CREW Sues the Federal Election Commission over Case Dismissals
Citizens for Responsibility and Ethics in Washington (CREW) and Melanie Sloan, its executive director, recently filed a lawsuit against the Federal Election Commission (FEC) for continually dismissing cases without providing information about the decisions. Those who file complaints with the FEC are often unable to legally challenge the commission's dismissal actions or obtain the reasons for the dismissals.
CREW v. Federal Election Commission seeks to end the dismissal of cases without explanation, requesting a declaratory judgment under the Administrative Procedure Act that the FEC's actions are "arbitrary, capricious, and contrary to law." CREW also seeks an injunction to force the FEC to provide explanations for closed cases within the 60-day statute of limitations set forth by the Federal Election Campaign Act (FECA).
The FEC must legally provide statements of reasons after a case is dismissed so parties can meet the FECA-required deadline to file an appeal in federal court. FEC rules also require documents be placed in the public record within 30 days after an enforcement case is closed. However, when the FEC either delays or fails to release such information, the commission successfully avoids legal action. The lawsuit calls on the FEC to file statements of reasons in a timely fashion.
The lawsuit states, "CREW and [its Executive Director] Ms. Sloan are harmed when the FEC arbitrarily and capriciously dismisses their complaints without providing the reasons for the dismissal prior to the 60-day period in which complainants must file a petition as such dismissals effectively deprive CREW and Ms. Sloan of their statutory rights to judicial review."
The suit documents specific cases and highlights the FEC's poor response to plaintiffs and failure to issue any statement of explanation within 60 days. Three of the cases were filed by CREW, including a prominent case stemming from the 2004 presidential election involving November Fund, a 527 organization. CREW filed the complaint in September 2004, only to find out four years later that the case was dismissed on a 3-3 deadlocked vote. This was well past the deadline for a court challenge.
Another complaint was filed by CREW in March 2007 against a political action committee of former Rep. Duncan Hunter (R-CA). CREW was informed more than three years later that the FEC found reason to believe that provisions of FECA had been violated, yet the agency took no action and closed the file. No documents were ever placed in the public record.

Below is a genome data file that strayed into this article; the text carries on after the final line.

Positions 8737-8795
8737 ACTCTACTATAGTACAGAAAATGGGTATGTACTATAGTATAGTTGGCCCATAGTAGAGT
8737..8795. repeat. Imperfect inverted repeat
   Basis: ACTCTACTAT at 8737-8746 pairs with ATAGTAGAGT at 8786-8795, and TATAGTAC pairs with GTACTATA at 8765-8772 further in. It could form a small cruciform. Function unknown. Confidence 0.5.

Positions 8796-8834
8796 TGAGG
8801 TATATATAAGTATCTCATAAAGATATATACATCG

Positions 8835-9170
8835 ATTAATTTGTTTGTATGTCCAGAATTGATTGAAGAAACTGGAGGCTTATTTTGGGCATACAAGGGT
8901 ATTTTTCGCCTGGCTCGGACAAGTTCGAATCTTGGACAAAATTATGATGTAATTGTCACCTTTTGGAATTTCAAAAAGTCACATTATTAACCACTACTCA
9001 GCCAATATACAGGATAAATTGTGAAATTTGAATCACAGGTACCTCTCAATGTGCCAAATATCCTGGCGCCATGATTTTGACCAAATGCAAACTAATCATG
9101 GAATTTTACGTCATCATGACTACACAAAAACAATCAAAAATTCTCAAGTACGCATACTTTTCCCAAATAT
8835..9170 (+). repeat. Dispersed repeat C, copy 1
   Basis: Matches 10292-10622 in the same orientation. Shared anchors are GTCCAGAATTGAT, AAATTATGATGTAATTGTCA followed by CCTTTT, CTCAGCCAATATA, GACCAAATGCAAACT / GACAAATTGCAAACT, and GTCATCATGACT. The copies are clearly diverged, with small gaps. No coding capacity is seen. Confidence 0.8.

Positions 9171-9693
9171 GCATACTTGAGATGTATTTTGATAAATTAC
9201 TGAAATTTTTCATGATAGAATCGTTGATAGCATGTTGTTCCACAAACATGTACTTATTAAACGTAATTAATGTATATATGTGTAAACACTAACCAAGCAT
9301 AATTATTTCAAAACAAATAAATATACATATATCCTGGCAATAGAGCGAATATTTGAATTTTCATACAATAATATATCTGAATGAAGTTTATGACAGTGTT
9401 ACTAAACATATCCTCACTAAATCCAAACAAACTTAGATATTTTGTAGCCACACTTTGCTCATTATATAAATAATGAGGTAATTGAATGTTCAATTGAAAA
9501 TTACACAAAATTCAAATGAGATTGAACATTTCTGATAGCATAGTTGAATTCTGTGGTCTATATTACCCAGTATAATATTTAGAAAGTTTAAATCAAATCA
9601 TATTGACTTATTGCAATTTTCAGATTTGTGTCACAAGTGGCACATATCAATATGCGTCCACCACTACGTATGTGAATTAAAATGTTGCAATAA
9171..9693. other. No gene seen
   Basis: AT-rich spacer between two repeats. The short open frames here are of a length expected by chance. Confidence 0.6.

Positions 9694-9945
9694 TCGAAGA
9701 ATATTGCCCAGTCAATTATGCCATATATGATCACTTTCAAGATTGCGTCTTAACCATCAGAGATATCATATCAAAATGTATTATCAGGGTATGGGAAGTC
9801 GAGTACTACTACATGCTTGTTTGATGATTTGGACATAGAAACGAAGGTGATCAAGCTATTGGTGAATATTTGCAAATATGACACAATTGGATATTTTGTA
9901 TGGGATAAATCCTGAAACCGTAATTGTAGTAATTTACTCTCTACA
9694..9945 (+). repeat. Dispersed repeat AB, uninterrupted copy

Larger complaints about the FEC, particularly regarding the issue of declining enforcement, have resurfaced with CREW's lawsuit. This is not a new topic of concern, as similar cases have occurred over the past few years where commissioners decided against pursuing possible campaign finance violations. These decisions have often resulted from deadlocked, party-line stalemates between the three Democratic and three Republican commissioners. Because of the 3-3 votes, the commissioners regularly defy its counsel's recommendations to pursue enforcement. CREW's press release about its current lawsuit asserts there is "a pattern and practice of dismissing complaints because the Republican and Democratic commissioners are deadlocked 3 to 3, particularly in controversial cases."
The Center for Competitive Politics disparaged CREW's actions "as part of its advocacy campaign to increase political speech regulation. Many [complaints], if not most, go nowhere–unsupported by law or evidence. Like some of these complaints, the current lawsuit looks less like a serious attempt to address a legal issue and more like a P.R. gambit."
CREW's Sloan noted the substantive nature of the group's lawsuit, saying the commission "is deliberately manipulating the law to conceal its decisions in the hopes of running out the clock on any potential appeals of its decisions. This is wrong, and it must stop."
CREW's concerns about the commission mirror those of some in Congress, including two lawmakers who have suggested changes to the FEC's makeup as a solution to many of the commission's problems. Sens. Russ Feingold (D-WI) and John McCain (R-AZ) introduced the Federal Election Administration Act (S. 1648) in August 2009 to replace the FEC with a three-member administrative body called the Federal Election Administration. The odd number of members is intended to prevent deadlocked votes, and no more than one individual would be from the same political party. There has been no action on this bill.